I was thinking today of various incidents that happened over the years and this one came to mind for some reason. In 1968 MOH worked for WA Rope & Twine in Mosman Park as paymaster, shipping clerk etc. etc. and the house next door to the factory became vacant and it was offered to us with the proviso that MOH open the gates to the factory each morning and secure them in the afternoon. The rent would be $6/week.
We accepted the offer as previously we had been renting a house in Claremont at $20 per week and MOH's salary when we first moved in there was only $50/week at that time so things moneywise were a wee bit tight. I had then had to return to the workforce but we were still not that well off financially with two children to bring up and care for.
This house in Mosman Park was a very nice weatherboard house with large rooms and a front verandah right across the house. It was quite basic but comfortable once we had cleared the cockroaches out of the laundry where they had apparently been breeding in the base of the copper (that was what you heated the water in to do your washing back then). Also the bath was not much chop as the Italian man who had lived there previously had used it to crunch his grapes to make wine so the paintwork had suffered somewhat. We all preferred showers anyway so that was no real problem and at least it was clean. The toilet was in the back garden but this didn't really present a problem either as there was at least an outside light.
After several weeks of getting it all cleaned up we all really enjoyed living in this house as it was only a few hundred metres from the ocean so we were assured of a wonderful sea breeze on hot days and it was quiet as there were only a couple of other houses in the street. This changed somewhat after a couple of years when a truck transporter firm took up resident a couple of hundred metres up the road but apart from when they decided to load up cars in the middle of the night they were really no problem.
As MOH now worked next door to where we were living and I worked in an office in Cottesloe (the next suburb) he would quite often pick me up at lunchtime and we would go home so we could perhaps prepare things for dinner that night and other little chores that needed doing. One day I decided I would pop on a large piece if corned beef to simmer which would be ready for dinner. I don't like pressure cookers and of course there were no microwaves in 1968. MOH drove me back to my office and that was that...except it wasn't.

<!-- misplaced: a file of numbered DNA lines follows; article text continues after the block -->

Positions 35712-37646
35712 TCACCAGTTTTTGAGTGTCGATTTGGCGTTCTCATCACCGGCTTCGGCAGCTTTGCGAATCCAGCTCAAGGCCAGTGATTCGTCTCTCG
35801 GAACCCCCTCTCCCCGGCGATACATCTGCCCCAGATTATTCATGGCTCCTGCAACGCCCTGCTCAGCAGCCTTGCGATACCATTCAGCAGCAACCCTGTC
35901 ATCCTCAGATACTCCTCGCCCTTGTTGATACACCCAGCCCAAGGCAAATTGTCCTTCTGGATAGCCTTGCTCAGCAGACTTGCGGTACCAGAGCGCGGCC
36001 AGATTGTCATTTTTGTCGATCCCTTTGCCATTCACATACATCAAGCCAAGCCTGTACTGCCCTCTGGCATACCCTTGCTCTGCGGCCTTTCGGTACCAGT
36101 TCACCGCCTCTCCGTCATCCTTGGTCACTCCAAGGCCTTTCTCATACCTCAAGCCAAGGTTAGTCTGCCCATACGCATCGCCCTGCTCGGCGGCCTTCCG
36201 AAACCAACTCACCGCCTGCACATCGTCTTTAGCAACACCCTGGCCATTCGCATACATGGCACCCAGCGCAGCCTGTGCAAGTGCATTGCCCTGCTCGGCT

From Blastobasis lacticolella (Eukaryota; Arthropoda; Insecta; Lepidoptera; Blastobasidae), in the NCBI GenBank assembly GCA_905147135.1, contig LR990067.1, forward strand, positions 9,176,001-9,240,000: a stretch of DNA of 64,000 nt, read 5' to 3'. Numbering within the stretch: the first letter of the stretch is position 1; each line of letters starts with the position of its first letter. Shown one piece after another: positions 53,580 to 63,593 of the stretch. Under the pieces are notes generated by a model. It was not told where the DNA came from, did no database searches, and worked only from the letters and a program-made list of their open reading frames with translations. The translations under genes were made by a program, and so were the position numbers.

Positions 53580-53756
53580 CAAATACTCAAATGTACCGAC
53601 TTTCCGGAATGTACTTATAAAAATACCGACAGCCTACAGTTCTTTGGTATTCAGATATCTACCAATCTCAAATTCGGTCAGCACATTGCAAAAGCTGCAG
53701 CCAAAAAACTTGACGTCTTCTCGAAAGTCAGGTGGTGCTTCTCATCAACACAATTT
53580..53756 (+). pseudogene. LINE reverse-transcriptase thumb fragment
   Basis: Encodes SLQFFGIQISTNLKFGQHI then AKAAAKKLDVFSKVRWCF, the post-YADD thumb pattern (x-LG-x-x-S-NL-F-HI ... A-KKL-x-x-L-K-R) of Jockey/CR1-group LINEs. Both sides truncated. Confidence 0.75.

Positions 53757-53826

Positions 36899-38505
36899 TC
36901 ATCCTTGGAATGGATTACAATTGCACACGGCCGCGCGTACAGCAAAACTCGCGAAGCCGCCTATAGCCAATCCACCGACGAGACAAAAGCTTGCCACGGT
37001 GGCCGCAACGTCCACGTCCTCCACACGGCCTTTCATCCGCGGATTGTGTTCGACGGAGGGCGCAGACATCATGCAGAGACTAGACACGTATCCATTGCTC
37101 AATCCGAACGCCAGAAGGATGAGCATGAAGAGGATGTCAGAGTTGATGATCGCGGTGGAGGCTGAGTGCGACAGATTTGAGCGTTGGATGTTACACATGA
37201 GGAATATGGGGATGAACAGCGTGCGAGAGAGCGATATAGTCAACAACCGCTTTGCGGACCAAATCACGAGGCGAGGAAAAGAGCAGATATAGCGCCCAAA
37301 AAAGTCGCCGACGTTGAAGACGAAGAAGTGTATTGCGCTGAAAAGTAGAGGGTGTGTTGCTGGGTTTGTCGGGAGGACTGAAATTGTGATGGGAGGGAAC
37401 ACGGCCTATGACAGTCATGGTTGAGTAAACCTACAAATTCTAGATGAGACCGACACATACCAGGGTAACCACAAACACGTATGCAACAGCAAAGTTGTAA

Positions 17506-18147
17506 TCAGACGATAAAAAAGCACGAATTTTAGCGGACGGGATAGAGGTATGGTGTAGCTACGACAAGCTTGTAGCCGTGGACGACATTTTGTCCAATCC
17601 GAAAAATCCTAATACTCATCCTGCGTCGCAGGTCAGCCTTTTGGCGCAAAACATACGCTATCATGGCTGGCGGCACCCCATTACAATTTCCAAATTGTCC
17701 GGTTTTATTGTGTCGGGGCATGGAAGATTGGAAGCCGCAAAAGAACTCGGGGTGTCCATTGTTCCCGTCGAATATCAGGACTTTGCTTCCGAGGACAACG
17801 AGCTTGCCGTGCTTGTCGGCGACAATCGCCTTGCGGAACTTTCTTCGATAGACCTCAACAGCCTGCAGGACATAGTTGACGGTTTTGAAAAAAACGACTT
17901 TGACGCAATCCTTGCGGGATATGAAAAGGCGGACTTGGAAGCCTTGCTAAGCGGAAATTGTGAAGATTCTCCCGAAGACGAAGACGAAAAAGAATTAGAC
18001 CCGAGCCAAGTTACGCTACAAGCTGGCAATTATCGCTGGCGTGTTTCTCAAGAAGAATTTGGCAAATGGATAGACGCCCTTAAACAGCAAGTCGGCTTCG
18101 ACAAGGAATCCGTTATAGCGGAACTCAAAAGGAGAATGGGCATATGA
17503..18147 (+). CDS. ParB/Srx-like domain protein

A couple of hours later one of the workers from the factory ran into the front office and said to MOH "There's smoke coming out of the window at the side of your house". With this MOH hotfooted it to the house and there on the stove was an incinerated piece of corned beef and a saucepan glowing red!! I had obviously forgotten to put the stove on simmer before returning to work and needless to say we did not have corned beef for dinner that night nor did I ever again decide to cook corned beef or anything else while I was absent from the house.
I know how devastating it was for mum and dad to return to their farmhouse after camping out overnight elsewhere on the farm to find their house burnt to the ground with all their precious possessions gone forever. I have always had a fear of fire and this incident made me realise how easily mistakes can be made when all could be lost. I have always been so grateful to the chap that noticed the smoke in time to raise the alarm. I was also glad we had left the window open so the smoke could be seen or the result could have been far worse than it was....just one ruined saucepan.
FOOTNOTE: The Rope Works is long gone along with adjoining properties and in their place is a beautiful retirement village. Strangely enough, in exactly the same place that the weatherboard house stood, is where Mr Burton, my boss from the Cottesloe office, now lives in that retirement village. Tis a small world.